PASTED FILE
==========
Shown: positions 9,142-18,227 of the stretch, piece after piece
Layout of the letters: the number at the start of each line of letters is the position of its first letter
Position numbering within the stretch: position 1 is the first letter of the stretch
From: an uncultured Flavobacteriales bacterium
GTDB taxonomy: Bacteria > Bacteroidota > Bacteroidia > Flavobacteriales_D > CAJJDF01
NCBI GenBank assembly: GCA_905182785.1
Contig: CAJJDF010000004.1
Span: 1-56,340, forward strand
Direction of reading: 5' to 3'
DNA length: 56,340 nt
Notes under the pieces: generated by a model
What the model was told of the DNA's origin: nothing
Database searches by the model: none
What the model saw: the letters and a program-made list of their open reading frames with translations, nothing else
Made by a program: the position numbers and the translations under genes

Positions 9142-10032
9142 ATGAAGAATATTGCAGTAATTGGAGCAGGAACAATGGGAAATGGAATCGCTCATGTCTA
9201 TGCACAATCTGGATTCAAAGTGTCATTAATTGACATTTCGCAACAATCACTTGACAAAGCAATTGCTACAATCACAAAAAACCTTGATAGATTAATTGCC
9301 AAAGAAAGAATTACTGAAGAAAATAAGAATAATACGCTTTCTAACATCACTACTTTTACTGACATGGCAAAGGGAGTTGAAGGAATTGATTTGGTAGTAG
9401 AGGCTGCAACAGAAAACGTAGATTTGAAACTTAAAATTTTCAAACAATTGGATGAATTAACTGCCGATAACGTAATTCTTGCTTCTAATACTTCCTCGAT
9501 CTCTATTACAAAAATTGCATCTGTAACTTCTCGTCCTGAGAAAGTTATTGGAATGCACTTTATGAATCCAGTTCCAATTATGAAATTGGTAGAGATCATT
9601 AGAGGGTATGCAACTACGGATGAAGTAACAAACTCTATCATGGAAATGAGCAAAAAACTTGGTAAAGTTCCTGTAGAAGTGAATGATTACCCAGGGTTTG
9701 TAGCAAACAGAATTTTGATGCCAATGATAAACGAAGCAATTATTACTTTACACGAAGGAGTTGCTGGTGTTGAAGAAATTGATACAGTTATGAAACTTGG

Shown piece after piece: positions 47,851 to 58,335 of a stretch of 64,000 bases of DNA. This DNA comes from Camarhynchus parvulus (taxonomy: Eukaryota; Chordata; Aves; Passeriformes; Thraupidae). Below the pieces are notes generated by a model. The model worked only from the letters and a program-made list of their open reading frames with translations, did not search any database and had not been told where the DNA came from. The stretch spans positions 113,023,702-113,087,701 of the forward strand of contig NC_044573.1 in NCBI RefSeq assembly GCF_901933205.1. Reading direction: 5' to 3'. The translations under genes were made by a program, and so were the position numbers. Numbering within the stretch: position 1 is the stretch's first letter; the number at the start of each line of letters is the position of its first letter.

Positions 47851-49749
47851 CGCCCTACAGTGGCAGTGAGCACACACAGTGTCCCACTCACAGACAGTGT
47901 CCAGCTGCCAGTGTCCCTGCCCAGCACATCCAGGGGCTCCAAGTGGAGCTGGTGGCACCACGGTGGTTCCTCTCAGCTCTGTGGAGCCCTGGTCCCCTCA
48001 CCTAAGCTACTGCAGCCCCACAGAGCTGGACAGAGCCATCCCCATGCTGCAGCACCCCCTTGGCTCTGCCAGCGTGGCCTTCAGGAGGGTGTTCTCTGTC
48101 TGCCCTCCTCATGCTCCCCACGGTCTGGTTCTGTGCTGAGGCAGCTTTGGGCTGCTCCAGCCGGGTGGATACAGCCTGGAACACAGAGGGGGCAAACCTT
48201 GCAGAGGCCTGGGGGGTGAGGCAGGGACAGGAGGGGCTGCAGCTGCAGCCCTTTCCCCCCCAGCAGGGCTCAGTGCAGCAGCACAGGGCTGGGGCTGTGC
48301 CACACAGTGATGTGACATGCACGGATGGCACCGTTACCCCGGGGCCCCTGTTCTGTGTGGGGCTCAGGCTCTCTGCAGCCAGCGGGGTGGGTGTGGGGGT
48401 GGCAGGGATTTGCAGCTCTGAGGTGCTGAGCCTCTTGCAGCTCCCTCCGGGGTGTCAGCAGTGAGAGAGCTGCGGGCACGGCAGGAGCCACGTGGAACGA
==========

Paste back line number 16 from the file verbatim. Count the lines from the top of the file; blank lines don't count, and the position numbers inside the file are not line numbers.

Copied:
Positions 9142-10032